The article by Rees Hughes about Irish road bowling ("Throw Like the Irish," May 14) contained a number of inaccuracies.
Firstly, Hughes' was not the first game of Irish road bowling played in Humboldt County. There is an active underground Irish road bowling association that started almost 10 years ago in the Arcata Bottoms. Dan Messer, Laurence Hart and others have annually competed in a game of "Bol Chumann na hEireann" since the summer of 2005.
Secondly, your photo of a bowler throwing the bowl/bullet in an overhand position is misleading. The two pound bullet is always thrown underhand, after a running start and leap as the bullet is released. An underhand throw is much more powerful than an overhand throw.
Thirdly, in my opinion, our roads are not particularly suited for road bowling. The best road bowling roads (in Ireland) are typically bordered by stone walls or landscape features that tend to shift a wayward bullet back onto the road. In Humboldt County, most of our roads tend to lack these important features of the game.
Lastly is the issue of safety. A two-pound ball of steel caroming down a road with a potential interaction with vehicular traffic is a recipe for disaster. High stakes games in Ireland are watched by dozens of people standing both in front of and behind the distance points of the throw. This slows or warns automobiles to be aware of pedestrians and the fast, flying steel ball. Practically speaking, it is important to have a clear line of sight for couple of hundred yards.
So, I am happy that Mr. Hughes enjoyed his wee game but there is much more about the game he needs to learn before he can write a credible article about it.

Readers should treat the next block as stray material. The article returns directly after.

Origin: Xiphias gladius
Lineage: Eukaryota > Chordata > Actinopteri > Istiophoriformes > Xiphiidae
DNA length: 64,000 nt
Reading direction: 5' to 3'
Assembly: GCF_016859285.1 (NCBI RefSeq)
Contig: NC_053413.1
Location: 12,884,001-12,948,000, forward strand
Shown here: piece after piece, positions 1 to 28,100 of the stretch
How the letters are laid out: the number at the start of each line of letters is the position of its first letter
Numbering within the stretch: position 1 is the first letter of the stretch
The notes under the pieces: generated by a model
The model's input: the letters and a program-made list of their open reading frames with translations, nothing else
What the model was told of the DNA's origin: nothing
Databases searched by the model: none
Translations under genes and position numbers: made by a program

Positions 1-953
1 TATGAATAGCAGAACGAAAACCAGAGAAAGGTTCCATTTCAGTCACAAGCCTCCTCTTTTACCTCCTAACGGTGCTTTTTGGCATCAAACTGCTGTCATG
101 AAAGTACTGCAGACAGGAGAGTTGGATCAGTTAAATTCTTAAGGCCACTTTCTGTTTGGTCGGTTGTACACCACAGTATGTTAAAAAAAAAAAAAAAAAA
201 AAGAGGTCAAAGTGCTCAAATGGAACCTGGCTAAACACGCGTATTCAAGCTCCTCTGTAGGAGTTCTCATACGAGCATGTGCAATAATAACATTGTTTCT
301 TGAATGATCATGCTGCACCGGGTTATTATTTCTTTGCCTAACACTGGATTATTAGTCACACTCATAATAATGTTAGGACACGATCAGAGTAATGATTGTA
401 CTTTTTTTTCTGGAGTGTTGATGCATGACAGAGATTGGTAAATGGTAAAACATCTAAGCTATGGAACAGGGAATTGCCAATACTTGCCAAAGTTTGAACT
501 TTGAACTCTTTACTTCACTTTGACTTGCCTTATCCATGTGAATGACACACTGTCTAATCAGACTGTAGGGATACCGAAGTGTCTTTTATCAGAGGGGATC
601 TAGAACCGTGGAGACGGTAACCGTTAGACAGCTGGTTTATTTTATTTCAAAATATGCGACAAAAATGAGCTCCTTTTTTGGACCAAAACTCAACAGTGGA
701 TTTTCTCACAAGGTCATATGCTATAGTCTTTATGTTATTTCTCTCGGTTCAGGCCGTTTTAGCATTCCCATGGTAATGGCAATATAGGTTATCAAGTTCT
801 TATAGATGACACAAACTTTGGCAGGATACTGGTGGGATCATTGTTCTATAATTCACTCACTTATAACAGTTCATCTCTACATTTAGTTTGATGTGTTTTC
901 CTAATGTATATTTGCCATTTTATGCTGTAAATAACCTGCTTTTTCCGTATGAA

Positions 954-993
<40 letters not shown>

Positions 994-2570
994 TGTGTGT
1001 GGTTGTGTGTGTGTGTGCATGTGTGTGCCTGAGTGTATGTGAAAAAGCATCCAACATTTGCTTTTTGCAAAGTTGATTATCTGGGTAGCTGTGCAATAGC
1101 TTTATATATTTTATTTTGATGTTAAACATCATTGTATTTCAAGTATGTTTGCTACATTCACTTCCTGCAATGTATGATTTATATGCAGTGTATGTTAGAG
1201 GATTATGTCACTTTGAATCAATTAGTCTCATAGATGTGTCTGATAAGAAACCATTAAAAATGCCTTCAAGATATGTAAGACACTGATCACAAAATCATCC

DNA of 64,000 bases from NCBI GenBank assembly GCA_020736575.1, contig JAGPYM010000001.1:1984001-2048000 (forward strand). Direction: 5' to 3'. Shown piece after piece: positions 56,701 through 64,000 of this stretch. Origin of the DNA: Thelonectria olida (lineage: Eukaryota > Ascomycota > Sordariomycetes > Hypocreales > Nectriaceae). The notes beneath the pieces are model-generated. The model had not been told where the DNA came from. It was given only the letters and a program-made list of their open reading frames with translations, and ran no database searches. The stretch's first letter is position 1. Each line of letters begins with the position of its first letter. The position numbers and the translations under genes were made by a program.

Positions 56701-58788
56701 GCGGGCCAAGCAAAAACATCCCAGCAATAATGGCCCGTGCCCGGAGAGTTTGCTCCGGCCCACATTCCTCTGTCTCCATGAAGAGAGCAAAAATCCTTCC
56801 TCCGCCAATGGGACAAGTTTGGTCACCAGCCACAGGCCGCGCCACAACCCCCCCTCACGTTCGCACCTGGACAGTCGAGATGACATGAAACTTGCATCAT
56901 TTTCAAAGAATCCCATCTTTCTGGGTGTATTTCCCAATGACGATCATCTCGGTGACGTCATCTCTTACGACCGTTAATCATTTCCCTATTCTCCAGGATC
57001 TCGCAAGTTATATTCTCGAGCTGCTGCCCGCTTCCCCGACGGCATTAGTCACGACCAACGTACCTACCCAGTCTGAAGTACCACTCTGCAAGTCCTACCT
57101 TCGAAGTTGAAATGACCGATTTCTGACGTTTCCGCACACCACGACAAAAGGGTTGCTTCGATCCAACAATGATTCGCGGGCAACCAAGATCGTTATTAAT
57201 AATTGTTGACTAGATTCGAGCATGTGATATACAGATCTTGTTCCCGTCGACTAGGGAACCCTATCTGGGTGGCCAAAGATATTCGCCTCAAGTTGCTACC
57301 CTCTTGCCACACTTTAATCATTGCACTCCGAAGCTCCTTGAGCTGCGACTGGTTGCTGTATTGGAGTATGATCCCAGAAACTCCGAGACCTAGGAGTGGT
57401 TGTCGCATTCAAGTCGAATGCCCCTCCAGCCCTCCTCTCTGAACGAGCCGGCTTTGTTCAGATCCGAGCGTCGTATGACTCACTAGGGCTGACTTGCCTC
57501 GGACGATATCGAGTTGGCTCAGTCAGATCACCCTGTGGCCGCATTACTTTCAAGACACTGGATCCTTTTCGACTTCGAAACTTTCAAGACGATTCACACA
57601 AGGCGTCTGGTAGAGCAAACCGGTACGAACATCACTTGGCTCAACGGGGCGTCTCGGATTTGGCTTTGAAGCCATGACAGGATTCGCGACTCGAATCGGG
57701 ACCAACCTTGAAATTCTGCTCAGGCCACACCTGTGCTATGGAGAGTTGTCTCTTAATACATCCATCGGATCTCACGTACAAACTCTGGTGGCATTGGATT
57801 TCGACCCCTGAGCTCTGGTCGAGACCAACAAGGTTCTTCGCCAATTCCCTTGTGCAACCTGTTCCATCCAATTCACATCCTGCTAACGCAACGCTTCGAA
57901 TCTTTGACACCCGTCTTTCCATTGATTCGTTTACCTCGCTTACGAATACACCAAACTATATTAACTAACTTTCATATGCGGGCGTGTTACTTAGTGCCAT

William Hart, Arcata
I just read with disappointment the Journal's promotion of the concept of heaving heavy steel balls onto our local roads. How about if we promote hitting the roads with sledgehammers? Great fun! And it doesn't cost anything to do it, right? Not.
In my work I travel a lot around the state and the country, with a lot of driving, so I have a pretty broad experience of road conditions. Humboldt County has among the worst road conditions anywhere, IMHO. Even in Arcata, I know I'm home when I get to the stunningly crappy conditions on Beverly Drive.
How does the Journal prioritize the common good and collective costs vs. promoting individuals doing whatever (intentionally or unintentionally) destructive activity they may dream up and mask behind some positive value such as outdoor recreation?
I received an email from a colleague recently with this footer that seems a worthwhile reminder: "Thought of the day: Knowledge is being aware of what you can do. Wisdom is knowing when not to do it."
Bruce LeBel, Arcata